There is a lot to be excited about for self-described Geek, Ming-Na Weh. While she has had some interesting roles in her career, having been a regular on ER and voicing Disney’s Mulan, the last few must have been a real thrill for her to land. She played Camille Wray on Stargate Universe, the comparatively short-lived follow-up to the popular Stargate series’ SG-1 and Atlantis. She then went on to guest star on Eureka as U.S. Senator Michaela Wen. Most recently however, she was positively delighted to be cast as Agent Melinda ”The Cavalry” May on Joss Whedon’s project, Marvel’s Agents of S.H.I.E.L.D.
“I am one of you guys when it comes to this stuff and so when I go to work every day, even when it’s at 3:30 in the morning and I feel like crap, I get so excited because it is an incredible sandbox to be in! I think the reason Marvel is so good at connecting to the people is because we’re telling human stories in a fantastical World. It’s about humanity, about connection & family, and learning whether you can trust and believe in people when they’ve turned on you, and all those elements. And dealing with your own inner demons, which a lot of these characters deal with… Plus explosions and fight scenes and the humour!”
While playing Agent May has certainly been thrilling, Ming admits it has also been one of her most challenging roles. May, she explains, is the antithesis to her own personality. While they share an inner strength, her character “hides her emotions behind this… shield” (pun intended). She hopes to explore more of what’s behind that emotional wall in future seasons. Ming also handles things differently than her character: She has learned to laugh at her troubles. While that meant we were graced by her warm humour, she finds it difficult to keep that humour out of her portrayal of May. In fact, the most common note she gets about her performance is “Less Ming, more May”.
Her roles over the years have mirrored the evolution of Hollywood’s portrayal of Asian characters. Many fans commented on how her example has encouraged and inspired them.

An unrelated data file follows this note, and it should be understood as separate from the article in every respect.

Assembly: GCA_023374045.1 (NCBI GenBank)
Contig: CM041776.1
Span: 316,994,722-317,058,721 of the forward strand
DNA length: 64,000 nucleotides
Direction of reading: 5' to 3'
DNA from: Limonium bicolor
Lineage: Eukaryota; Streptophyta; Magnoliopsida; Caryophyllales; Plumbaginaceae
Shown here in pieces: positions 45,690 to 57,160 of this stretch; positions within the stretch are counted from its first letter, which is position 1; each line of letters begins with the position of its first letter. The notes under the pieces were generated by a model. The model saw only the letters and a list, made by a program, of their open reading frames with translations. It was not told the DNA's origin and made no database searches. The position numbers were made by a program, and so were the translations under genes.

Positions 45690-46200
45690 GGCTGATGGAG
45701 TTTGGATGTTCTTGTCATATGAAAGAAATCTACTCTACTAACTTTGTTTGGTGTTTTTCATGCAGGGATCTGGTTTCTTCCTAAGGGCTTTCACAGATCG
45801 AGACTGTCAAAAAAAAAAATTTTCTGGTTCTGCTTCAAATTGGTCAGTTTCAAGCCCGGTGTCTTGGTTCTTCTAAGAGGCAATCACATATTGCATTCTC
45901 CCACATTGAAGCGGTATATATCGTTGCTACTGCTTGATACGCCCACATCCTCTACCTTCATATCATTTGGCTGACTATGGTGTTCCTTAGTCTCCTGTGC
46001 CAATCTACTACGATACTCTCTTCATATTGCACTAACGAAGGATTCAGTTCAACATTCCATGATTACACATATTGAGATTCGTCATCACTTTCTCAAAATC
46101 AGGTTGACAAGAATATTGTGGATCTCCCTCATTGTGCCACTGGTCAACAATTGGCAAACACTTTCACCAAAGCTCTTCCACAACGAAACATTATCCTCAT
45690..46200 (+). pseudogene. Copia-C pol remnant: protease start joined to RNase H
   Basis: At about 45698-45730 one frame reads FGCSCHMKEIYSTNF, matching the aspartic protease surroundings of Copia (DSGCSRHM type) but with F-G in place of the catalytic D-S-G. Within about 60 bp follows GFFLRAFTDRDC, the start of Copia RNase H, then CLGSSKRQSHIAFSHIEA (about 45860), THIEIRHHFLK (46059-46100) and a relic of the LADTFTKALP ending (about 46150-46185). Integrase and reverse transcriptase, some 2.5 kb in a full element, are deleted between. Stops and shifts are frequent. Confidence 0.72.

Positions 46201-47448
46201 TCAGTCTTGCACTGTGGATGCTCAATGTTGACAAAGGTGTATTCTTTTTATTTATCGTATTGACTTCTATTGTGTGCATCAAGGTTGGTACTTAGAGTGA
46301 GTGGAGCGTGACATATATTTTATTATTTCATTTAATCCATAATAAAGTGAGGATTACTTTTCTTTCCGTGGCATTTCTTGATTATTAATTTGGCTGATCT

“It’s always been a struggle, as an Asian woman to break into the business in the first place, whether it’s in any medium, and I think I’ve had the great fortune of having people who believe in me, or wanting to hire me and work with me […] The whole idea of getting into this business was because I wanted to be part of the community and be able to entertain people, and if you can entertain and inspire them that’s just a great honour and perk”.
While Ming admitted enjoying the opportunity to inhabit such a great role – Agent May is a strong woman who just happens to be Asian – she refuses to take Hollywood’s change in attitudes personally. A great believer in the power of economics, she explained that the globalization of the industry made it inevitable as: “there are so many Asians in the world!!” It was those economic forces, she said, that have “helped bring more Asians into the limelight”.
Ming’s own life reflects that progression in attitudes. Growing up as the only Asian kid in a white suburban neighbourhood, Ming recalls wishing she could be blonde and look like everyone else. If she could go back in time, she would tell her younger self that she is beautiful, that she can do anything she wants, and to appreciate her youth. She recalled the first time she felt the bite of the acting bug: She played a bunny in an Easter play when she was young, and tripped when she stepped out on stage: “The audience laughed and I loved it!”
While she has been blessed with some amazing roles, Ming’s ultimate dream is still unrealized: “I just want a walk-on in a Star Wars film before I die!”